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Wednesday, January 11, 2012

The Fight that Didn’t Go Anywhere

I use brown sugar in my hot cereal every morning. About l ½” of brown sugar was left in the sugar container but it was hard and lumpy and I asked my husband (he does all the grocery shopping) to get some more brown sugar.  Looking in the cupboard he answered, “There’s plenty of brown sugar right here. Use this up first. “

“It’s lumpy and hard.” I complained. I don’t want to wrestle with it.

“I’m not buying more brown sugar when there’s plenty here.”

“Don’t give me a hard time, just get me some more brown sugar, for God’s sake “

“No,” he shouted angrily as he stormed out of the kitchen leaving me smoldering with anger.

We’re all adults here, right?

I had a booksigning that morning and I left shortly after my husband did. I thought about the brown sugar later in the day. This was an old, old scene we had played for decades, the particulars changing but the same case of totally illogical emotional outburst without restraint on my husband’s part yelling and refusals coming down upon my usually reasonable and innocent head. Of course, I'm the psychotherapist, right?

I felt around for the anger. I could certainly dredge it up if I wanted. In any court or public opinion he would be judged totally unreasonable and illogical that he should refuse to get me 50 cents worth of sugar for whatever the hell reason I wanted.  We are both extremely frugal but this was an insult, wasn’t it?

What were my options? I could get really mad, no problem. But did I want to get mad ? What was my husband’s crime? He was just emotional and illogical and had no trepidation about pissing me off. Not so terribly criminal, was it? What was I supposed to do, retrain him so he “worked better.”

Or should I just ignore him.  Repressing anger wasn’t good so I kept looking to acknowledge any of that.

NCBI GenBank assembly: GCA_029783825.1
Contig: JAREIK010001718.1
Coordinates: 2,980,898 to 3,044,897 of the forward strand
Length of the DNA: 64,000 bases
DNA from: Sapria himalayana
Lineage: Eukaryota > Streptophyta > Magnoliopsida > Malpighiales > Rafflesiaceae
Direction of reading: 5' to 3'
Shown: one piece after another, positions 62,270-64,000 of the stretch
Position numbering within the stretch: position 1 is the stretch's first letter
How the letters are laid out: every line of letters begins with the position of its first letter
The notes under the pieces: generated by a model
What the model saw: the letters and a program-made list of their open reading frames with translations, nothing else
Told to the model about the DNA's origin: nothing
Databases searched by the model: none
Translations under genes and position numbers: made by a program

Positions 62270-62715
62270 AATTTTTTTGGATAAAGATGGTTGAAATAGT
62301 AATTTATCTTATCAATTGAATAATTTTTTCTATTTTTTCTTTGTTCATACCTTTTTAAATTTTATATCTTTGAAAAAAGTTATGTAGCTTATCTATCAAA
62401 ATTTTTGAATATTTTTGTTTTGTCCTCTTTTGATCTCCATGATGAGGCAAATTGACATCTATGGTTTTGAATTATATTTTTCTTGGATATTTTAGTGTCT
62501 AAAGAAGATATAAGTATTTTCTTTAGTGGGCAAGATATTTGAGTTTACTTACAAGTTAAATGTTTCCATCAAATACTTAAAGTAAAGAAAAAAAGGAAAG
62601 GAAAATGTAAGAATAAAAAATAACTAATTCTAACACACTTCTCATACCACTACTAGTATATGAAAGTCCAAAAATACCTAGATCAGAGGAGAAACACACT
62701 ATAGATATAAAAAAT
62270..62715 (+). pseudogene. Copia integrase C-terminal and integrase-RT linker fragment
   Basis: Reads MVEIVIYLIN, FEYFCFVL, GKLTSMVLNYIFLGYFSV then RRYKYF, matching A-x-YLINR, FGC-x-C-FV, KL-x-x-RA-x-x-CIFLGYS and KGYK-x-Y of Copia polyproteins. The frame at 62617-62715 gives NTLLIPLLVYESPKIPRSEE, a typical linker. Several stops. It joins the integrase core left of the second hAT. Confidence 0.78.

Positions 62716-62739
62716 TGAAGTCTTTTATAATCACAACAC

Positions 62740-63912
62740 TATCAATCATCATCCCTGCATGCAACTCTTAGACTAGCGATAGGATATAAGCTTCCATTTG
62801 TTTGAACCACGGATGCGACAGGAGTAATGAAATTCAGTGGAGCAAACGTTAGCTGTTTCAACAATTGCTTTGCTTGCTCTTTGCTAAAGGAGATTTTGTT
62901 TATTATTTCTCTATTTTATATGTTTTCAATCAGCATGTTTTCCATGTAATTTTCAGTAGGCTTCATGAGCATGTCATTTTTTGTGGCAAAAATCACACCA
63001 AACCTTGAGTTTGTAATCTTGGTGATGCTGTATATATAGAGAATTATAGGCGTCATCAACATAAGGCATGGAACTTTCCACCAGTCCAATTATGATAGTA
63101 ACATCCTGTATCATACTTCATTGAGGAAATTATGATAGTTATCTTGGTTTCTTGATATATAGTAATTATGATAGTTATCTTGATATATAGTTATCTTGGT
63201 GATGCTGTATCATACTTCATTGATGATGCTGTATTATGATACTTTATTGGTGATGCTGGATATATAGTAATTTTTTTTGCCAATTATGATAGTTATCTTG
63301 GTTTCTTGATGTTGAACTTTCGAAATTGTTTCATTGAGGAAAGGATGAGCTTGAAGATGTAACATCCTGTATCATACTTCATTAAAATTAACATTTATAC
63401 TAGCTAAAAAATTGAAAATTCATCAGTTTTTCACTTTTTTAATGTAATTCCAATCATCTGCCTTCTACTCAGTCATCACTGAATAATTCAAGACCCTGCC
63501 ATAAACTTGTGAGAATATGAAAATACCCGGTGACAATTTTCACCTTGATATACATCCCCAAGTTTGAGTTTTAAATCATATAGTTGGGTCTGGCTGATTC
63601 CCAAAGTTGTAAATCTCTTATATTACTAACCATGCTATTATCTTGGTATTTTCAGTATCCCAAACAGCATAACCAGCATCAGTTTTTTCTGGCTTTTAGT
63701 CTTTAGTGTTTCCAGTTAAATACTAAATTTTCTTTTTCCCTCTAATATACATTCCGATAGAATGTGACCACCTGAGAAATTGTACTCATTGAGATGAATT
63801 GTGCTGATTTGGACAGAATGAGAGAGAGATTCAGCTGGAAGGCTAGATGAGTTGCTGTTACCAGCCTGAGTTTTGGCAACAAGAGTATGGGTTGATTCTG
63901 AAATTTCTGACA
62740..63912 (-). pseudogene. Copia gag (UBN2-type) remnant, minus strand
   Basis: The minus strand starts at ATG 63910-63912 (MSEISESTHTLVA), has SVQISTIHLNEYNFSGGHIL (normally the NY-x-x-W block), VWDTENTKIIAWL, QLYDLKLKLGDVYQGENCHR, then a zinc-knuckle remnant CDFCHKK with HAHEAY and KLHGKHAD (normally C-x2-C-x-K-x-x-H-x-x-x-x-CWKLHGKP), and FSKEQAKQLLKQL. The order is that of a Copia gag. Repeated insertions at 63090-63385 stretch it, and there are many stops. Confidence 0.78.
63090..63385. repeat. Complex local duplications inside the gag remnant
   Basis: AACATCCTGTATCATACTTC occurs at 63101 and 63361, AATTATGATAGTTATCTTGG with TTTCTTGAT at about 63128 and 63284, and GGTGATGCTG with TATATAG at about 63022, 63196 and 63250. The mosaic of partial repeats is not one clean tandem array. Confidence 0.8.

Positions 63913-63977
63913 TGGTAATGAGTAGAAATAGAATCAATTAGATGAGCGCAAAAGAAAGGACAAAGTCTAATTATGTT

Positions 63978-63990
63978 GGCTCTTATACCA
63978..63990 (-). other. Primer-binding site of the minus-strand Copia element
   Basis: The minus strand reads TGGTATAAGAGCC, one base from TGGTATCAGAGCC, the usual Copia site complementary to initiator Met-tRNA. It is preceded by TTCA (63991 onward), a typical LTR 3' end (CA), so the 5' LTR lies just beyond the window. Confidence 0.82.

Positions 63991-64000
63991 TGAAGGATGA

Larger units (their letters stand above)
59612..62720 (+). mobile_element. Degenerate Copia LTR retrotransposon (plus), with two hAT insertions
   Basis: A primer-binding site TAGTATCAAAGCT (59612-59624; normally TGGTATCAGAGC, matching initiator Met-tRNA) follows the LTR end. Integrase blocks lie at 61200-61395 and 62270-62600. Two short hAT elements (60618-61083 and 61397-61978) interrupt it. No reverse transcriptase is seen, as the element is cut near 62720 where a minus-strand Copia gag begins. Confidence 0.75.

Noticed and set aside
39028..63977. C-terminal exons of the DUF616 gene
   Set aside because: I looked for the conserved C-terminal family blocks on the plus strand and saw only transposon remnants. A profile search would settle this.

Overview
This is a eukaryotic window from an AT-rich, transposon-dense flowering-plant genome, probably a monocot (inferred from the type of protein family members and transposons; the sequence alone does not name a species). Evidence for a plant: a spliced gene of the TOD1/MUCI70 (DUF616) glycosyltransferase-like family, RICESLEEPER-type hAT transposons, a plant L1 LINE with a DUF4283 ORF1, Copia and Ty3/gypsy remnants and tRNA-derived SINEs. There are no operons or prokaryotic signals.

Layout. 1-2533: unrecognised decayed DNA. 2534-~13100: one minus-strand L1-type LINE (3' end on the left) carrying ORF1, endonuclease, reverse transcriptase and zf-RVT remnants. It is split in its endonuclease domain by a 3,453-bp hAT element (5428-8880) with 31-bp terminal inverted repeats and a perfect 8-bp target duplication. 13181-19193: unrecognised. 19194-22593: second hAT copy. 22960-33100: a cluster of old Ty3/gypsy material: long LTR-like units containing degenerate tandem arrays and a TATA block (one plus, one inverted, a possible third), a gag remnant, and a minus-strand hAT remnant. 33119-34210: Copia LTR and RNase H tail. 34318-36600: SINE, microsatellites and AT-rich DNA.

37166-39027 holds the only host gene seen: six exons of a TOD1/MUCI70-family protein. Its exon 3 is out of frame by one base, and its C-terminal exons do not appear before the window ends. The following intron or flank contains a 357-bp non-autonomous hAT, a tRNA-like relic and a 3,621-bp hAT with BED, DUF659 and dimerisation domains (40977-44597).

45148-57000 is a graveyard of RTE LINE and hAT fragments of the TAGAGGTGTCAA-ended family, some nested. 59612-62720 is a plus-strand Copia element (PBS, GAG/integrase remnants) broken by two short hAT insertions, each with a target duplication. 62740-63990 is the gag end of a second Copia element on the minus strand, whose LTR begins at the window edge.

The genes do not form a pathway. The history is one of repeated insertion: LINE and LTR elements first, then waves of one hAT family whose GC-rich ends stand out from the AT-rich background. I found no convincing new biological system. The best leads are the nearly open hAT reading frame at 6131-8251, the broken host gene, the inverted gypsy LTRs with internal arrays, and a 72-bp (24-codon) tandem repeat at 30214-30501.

Should I feel bad and ruin my day over it? What were my options. I could buy my own damn sugar. I could dump the sugar down the drain. I could throw the damn sugar bowl on the floor and break it. Or throw it at my husband. Not my personality.

Or I could use what was left somehow by fixing the lumps and set the whole anger business aside.  

Or I could be furious with my husband and be surly and nasty when I got home.

I knew my husband would have forgotten all about the sugar  “incident” by then. His anger was always a flash in the pan, quickly started and quickly over. I could just set the whole thing aside, couldn’t I, and use forbearance?  A word out of fashion in today’s world. I didn’t really feel threatened or unable to take care of myself. Just how did I want to take care of myself was the question.

I’ll think I’ll just let it ride, I thought.

When I got home, it occurred to me that I could pour the sugar out on the chopping block and use the rolling pin on it. It took about 30 seconds. I scooped it up with a pancake turner and put it back in the sugar bowl. Problem solved.

When my husband got home I casually informed him how I had fixed the sugar. He gave me a big smile and a hug. I guess some would call me a wimp for not standing my ground and demanding respect from my husband. But, in a way, I don’t need respect from my husband, thank you very much. I already respect myself.  Day saved, argument avoided.

It really is an epiphany to realize that "being right" is not necessarily the answer to anything. Being right is not the way to any kind of essential truth. "The truth," as Joel Goldsmith often admonished us, "cannot be reached through the reasoning process." In a way, I think he is saying that the truth is always a surprise.

We’re all adults? Not really. We’re all children of the universe bumbling and struggling along a little narrow path of togetherness. Sometimes we can make space for one another’s flaws. Forbearance is a great word.

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